Seeking a more complete model of how men “grow up,” Vaillant builds off Erikson, adding two more rungs: Between Intimacy and Generativity—i.e. between relationships and breeding—Vaillant adds Career Consolidation, defined as commitment to a career, compensation, contentment, and competence. Between Generativity and Integrity, Vaillant adds Guardianship, or caretaking, which manifests as charitable work, volunteering, or the curating of cultural riches for future generations.
According to the results of the Grant Study, these maturational markers are not academic, they’re tied to health and longevity: In 2011, only four of the 31 Grant men who failed, in Vaillant’s estimation, to mature past Intimacy were still alive; fifty of the 128 men who reached Generativity were still alive; and the Generative died on average eight years later than those who never achieved Career Consolidation. The men who did not cultivate gratifying careers shared a lifelong inability to deal with anger.
But as Vaillant aged with the men, he discovered that even his modified model of maturation needed modification. In his younger days, Vaillant had never thought of “Wisdom” as a model of maturity. Nor had he been able to conceive of Career Consolidation in terms other than “black-and-white, good-or-bad.” One either committed to a calling, built a career, or didn’t. In retrospect, this flaw in the Grant Study seems obvious: How can a 45 year-old researcher assess the maturity of 60 year-olds?
After all, Vaillant’s own life, as The Atlantic reported in 2009, has not always been a model of adaptive health. His mother’s father was a prominent banker, while Vaillant’s own father, an archeologist, became a curator at the American Museum of Natural History. But at 44, when Vaillant was 10, his father committed suicide in their backyard in Pennsylvania. His mother swept the loss under the rug and moved the family to Arizona. Vaillant attended Harvard and Harvard Medical School. After 15 years of marriage and four children, he divorced his first wife in 1970, when he was in his mid-30s. He married again, had another child, and left that wife in the early 1990s for a colleague at the Grant Study. Five years later he divorced the third wife and returned to the second. Four of Vaillant’s children have gone long periods without speaking to him. Vaillant compared his family to King Lear’s and called himself “a disconnected, narcissistic father.”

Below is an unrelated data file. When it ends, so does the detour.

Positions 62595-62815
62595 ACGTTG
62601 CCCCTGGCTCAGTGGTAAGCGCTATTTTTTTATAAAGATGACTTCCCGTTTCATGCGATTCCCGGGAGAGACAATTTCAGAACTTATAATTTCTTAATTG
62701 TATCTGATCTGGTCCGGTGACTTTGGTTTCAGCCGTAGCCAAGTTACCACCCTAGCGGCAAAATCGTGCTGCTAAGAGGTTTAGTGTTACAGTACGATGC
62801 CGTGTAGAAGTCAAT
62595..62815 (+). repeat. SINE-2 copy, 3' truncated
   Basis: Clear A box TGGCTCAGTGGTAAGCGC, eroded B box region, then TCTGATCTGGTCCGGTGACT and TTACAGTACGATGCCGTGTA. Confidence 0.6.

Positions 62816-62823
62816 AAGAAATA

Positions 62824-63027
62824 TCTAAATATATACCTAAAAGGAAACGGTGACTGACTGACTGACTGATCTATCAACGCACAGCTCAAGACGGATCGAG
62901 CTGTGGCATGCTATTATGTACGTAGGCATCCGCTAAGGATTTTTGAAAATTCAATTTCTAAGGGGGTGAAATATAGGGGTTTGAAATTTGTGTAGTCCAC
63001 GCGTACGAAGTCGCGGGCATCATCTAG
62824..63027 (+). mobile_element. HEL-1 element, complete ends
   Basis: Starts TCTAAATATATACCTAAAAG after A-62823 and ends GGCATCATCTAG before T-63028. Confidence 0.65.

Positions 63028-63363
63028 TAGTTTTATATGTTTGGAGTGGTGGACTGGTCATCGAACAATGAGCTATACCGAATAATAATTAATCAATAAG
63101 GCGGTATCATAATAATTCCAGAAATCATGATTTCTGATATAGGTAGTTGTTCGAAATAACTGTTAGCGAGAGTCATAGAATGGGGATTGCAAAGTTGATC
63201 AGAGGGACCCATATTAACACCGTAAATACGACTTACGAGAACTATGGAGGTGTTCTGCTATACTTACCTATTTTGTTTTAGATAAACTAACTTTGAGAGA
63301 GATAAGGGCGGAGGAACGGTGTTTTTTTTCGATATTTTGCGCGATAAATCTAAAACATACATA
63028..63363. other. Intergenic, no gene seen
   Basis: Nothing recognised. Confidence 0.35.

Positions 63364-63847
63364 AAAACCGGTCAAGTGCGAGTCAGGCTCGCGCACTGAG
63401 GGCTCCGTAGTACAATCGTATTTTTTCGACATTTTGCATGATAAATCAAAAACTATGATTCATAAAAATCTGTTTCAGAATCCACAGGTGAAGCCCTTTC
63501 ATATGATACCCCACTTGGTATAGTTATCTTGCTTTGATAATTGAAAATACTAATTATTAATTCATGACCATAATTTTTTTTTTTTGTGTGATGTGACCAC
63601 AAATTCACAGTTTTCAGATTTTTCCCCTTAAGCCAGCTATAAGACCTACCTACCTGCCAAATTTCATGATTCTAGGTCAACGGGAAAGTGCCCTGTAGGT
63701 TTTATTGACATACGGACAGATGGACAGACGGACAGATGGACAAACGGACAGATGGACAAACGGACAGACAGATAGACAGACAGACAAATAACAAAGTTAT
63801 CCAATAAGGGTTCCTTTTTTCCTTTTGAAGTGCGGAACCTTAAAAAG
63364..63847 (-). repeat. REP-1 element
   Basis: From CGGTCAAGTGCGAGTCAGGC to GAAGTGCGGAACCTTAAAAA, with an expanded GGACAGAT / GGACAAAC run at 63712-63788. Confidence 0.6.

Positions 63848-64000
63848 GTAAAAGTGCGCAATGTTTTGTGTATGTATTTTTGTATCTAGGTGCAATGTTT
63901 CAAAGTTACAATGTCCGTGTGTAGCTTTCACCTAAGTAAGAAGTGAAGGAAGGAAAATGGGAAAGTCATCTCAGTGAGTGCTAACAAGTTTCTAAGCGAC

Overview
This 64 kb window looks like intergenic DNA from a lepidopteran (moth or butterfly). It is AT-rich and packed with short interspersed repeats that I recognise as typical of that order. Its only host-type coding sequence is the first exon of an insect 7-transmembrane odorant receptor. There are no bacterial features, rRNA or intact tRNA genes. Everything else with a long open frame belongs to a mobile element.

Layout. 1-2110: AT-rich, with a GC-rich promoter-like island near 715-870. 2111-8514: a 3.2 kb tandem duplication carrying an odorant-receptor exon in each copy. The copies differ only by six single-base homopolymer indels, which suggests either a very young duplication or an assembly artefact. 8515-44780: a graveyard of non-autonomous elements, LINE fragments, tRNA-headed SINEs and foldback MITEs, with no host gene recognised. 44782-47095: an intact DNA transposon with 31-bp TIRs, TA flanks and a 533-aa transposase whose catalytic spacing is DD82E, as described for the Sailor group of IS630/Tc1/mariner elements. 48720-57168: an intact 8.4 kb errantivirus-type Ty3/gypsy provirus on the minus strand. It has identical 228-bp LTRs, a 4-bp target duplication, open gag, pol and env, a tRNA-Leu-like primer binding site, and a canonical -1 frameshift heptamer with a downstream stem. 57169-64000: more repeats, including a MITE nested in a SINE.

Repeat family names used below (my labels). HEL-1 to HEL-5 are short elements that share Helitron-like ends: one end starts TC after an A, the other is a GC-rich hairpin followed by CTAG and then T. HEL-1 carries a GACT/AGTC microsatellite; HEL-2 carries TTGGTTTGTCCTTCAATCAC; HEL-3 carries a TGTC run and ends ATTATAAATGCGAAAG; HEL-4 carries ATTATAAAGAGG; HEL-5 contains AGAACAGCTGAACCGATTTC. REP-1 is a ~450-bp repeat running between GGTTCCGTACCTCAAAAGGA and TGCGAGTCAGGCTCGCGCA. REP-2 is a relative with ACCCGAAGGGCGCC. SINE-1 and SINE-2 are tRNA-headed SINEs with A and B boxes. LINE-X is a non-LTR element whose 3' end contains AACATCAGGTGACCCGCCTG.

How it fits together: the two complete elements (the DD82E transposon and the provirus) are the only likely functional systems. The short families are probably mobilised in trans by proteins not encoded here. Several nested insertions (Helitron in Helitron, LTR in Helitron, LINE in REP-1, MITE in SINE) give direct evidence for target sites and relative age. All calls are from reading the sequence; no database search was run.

If Vaillant’s ambition created strife at home, halting his own progress through Intimacy and Generativity, it also informed his stewardship of the Grant Study. Vaillant’s emphasis on achievement—i.e. his belief that men could not give themselves away until they’d carried out the essentially “selfish” task of committing to a career—nearly led him to overlook one of the study’s most important members, a man he dubbed Charles Boatwright.
Boatwright had enjoyed a loving childhood with his father, mother, and sister. After Harvard, however, he was rejected from the military because of poor eyesight. There ensued a lifetime of bouncing around. Boatwright found work equipping navy ships with radar equipment. Then he moved to Vermont to manage a tree farm. In Vermont he helped build a lumber cooperative, an egg cooperative, and a high school. He worked as a journalist, a milk deliverer, a carpenter, a painter, an accountant for a gas station, and an artificial inseminator of cattle. In the 1950s, an interviewer for the Grant Study noted that Boatwright had “persistent difficulty in establishing a career,” and yet Boatwright also struck the interviewer as one of the most stable men in the study—a paradox that took Vaillant a lifetime to unravel.